(With a video) Jim Crumley, the innovator of modern camouflage when he created the Trebark brand, may be an avid bowhunter for white-tailed deer, but he grew up hunting squirrels and other small game as a boy in Bristol, Virginia. His wife Sherry, an avid hunter herself and current board member of the National Wild Turkey Federation and past board member of the Virginia Department of Game and Inland Fisheries, told me that Jim had a way of preparing squirrels everyone would love.
She was right!
To those listening nearby, it may have sounded remarkably akin to a Sergio Leone “spaghetti western.” You know -- the ones with Clint Eastwood, like the “Good, the Bad and the Ugly.” Those movies often had scenes with the camera in extreme closeup mode while grimy actors lustily chomped into plates or bowls of the daily special at some austere cantina.
Our blue-plate special was gray squirrel, along with a couple pieces of cottontail rabbit. We attacked the leg sections, which were fried to a golden brown after first being tenderized in a pressure cooker. It’s hard to believe a 13-year-old boy and an old man can make so much noise sinking their teeth into sections of a one-pound rodent, but that’s how my neighbor Colton Josselyn and I roll. Jim Crumley’s prized squirrel preparation technique delivered the goods just as advertised: delicious.
Crumley, who lives in Boutetourt County, Virginia, with his wife Sherry, is the not-so-mad scientist who looked at hunter camouflage options in the late 1970s and figured we could do better than the typical military battle dress uniform patterns most people were wearing.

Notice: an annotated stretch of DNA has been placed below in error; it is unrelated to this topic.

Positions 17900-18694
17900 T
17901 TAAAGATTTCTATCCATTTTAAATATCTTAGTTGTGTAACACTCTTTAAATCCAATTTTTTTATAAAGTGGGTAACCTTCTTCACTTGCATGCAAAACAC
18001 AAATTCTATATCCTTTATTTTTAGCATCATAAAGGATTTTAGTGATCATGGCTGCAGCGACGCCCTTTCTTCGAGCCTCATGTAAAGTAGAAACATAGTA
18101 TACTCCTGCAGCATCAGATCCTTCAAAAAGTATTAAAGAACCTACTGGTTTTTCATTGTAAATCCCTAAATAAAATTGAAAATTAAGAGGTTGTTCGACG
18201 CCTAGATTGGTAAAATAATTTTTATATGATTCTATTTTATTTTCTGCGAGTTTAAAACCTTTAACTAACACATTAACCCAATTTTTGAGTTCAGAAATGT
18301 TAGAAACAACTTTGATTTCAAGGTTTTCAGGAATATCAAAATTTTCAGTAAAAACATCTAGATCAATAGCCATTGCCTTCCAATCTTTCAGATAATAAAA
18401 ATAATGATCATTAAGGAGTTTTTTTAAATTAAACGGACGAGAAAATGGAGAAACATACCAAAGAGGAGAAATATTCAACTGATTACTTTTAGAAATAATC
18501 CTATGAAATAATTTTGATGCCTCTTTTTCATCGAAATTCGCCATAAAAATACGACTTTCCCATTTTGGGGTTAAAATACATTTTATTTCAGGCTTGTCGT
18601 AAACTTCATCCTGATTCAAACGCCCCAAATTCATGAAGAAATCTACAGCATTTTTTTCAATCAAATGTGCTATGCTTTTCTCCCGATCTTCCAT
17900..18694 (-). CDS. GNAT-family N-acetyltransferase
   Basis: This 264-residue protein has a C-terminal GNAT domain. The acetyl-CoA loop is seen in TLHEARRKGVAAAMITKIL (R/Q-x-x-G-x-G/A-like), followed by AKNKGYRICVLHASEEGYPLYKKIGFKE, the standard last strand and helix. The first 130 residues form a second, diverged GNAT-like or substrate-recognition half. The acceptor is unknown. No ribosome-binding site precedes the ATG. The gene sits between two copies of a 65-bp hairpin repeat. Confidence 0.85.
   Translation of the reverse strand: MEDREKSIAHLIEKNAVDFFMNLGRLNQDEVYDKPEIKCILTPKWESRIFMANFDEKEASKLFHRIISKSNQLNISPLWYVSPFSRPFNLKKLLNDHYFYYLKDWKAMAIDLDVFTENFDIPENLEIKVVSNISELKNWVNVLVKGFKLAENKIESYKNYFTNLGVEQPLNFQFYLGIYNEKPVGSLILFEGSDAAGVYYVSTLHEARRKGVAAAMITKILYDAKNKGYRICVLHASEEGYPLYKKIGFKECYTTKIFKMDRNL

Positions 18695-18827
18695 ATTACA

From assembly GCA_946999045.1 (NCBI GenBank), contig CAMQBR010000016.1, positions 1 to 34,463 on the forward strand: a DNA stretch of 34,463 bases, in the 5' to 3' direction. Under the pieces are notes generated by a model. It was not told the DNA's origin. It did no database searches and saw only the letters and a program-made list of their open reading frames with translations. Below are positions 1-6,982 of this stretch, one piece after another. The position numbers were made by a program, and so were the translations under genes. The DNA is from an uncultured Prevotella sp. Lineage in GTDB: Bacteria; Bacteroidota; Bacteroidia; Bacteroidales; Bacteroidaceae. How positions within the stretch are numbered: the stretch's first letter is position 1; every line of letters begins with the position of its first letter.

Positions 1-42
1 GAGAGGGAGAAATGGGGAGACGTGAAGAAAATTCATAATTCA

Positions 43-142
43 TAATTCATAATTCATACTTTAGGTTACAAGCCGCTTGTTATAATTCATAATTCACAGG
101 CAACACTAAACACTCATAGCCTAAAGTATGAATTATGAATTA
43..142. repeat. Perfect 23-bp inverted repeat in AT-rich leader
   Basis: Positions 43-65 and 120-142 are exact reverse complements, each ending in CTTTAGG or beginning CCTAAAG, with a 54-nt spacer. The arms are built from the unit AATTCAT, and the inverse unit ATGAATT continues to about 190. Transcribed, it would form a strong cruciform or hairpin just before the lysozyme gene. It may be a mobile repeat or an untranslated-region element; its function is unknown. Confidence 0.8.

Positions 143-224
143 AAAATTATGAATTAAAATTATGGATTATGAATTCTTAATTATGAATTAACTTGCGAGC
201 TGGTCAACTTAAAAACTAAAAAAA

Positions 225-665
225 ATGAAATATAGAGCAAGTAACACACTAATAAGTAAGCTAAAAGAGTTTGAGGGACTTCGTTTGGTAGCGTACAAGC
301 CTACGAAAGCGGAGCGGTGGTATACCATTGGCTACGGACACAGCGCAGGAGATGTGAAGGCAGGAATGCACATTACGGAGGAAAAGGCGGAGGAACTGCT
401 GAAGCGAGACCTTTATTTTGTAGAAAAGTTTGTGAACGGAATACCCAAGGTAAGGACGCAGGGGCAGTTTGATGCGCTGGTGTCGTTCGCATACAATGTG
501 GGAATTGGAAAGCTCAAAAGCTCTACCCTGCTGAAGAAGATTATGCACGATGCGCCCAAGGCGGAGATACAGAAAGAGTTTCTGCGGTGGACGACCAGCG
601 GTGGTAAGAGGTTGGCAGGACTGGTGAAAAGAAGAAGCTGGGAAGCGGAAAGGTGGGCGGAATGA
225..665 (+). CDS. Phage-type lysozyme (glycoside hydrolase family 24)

Crumley grew up in Bristol, Va., and became a teacher in Alexandria after graduating from Virginia Tech. He was, and remains, an avid bowhunter. In a 2016 interview with bowhunting.net, Crumley explained he began tinkering with clothing in an effort to make himself less detectable in the woods. He bought gray Dickies shirts and pants and tie-dyed them in brown dye. Figuring that most hunters sat next to a tree trunk, whether on the ground or in a stand, Crumley created a pattern on the clothing that resembled tree bark. The Trebark® pattern and company were born. By 1980, he was exhibiting at outdoor shows and eventually got his product listed in the Cabela’s catalog. He quit his teaching job in 1981.
A solid, 20-year run ensued. Other camouflage companies sprouted and flourished, notably Realtree and Mossy Oak. Crumley sold all rights to Trebark® to Haas Outdoors Inc./Mossy Oak in 2000.